Gene-edited organisms aren't ready for the real world

A National Academy of Sciences report warns that genetic additions are too risky at the moment.

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Gene editing holds the promise of eliminating diseases and perfecting humanity, but is it truly ready for real life? Not by a long shot, if you ask the National Academy of Sciences. It just issued a report warning that organisms modified with gene drives (that is, genetic additions meant to propagate through reproduction) "are not ready" to be released in the wild. We don't understand enough about how they work, the report says, whether it's their inner workings, their ethical questions or their impact on the environment.

The consequences could be dire, the Academy says. You could accidentally wipe out an animal population (and not necessarily the one you were targeting), or inadvertently create a super-species that's resistant to your attempts to shut it down. Even a field test could quickly spiral out of control.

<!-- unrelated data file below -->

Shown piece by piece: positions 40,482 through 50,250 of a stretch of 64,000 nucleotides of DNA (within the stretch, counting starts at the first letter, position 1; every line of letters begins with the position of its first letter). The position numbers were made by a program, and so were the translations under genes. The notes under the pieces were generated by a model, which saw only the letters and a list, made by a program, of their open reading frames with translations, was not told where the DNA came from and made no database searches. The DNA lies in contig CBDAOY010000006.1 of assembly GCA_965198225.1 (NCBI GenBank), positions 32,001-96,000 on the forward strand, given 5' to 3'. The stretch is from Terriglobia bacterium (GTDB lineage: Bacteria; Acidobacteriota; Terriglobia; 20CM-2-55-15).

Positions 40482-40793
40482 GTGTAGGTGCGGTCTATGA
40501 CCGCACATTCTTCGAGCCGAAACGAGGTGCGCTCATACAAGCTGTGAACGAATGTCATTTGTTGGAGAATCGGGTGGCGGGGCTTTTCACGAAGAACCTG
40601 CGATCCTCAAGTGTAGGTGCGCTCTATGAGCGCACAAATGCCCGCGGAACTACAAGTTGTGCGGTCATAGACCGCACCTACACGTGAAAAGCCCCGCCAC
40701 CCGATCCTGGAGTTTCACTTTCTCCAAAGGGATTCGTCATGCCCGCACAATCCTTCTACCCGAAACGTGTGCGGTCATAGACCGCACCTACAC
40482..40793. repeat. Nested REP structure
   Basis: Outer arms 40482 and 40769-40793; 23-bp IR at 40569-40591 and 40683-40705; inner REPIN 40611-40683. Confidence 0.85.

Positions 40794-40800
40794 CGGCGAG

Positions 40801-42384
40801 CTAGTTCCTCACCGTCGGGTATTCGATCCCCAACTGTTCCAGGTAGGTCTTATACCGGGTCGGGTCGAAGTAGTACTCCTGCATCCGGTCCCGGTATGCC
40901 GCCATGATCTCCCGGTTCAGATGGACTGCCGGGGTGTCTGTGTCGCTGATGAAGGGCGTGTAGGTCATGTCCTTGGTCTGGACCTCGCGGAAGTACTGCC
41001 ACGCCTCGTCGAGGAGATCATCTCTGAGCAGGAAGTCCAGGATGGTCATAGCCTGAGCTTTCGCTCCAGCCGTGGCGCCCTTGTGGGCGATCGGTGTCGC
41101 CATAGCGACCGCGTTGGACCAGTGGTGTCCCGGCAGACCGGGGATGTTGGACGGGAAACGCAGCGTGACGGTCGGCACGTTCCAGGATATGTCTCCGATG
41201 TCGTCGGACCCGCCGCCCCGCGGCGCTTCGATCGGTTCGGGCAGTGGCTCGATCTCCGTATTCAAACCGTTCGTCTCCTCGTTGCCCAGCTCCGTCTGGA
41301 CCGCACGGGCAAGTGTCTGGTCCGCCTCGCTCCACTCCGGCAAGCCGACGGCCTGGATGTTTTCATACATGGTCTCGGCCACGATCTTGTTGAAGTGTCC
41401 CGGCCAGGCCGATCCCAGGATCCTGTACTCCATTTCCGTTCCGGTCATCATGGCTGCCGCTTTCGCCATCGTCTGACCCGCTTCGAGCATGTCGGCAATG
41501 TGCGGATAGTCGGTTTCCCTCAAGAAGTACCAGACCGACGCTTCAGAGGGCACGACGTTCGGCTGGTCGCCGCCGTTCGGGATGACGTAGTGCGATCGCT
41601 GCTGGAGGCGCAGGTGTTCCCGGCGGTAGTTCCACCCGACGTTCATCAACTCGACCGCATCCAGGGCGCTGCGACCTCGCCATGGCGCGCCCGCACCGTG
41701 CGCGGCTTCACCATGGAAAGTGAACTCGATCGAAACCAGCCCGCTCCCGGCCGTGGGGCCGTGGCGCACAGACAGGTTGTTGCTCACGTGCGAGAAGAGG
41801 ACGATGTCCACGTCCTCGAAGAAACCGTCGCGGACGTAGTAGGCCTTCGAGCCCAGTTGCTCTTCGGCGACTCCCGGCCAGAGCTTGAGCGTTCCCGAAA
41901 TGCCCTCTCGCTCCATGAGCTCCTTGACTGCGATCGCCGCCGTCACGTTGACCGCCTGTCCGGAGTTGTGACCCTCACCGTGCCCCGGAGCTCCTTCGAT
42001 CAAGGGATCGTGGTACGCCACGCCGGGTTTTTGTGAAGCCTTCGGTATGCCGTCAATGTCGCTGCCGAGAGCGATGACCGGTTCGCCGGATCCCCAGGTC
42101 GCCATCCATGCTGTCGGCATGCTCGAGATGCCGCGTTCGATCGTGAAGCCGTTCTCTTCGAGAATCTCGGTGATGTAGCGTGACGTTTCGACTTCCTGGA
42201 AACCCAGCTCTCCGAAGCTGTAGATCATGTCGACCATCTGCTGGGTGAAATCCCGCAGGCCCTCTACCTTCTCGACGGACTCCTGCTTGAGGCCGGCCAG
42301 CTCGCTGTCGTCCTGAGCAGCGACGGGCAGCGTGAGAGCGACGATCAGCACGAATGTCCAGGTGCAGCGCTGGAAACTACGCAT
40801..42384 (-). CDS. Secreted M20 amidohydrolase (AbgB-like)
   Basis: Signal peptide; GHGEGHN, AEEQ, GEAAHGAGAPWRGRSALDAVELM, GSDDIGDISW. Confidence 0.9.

And the solution? The committee involved in the report has a few ideas. It wants phased testing that gives scientists more opportunities to collect evidence before making decisions. It also wants more input from the public, and governance that's both more flexible and takes gene drives into account. The Academy is in favor of gene editing -- it just wants to be sure that the technology is used responsibly.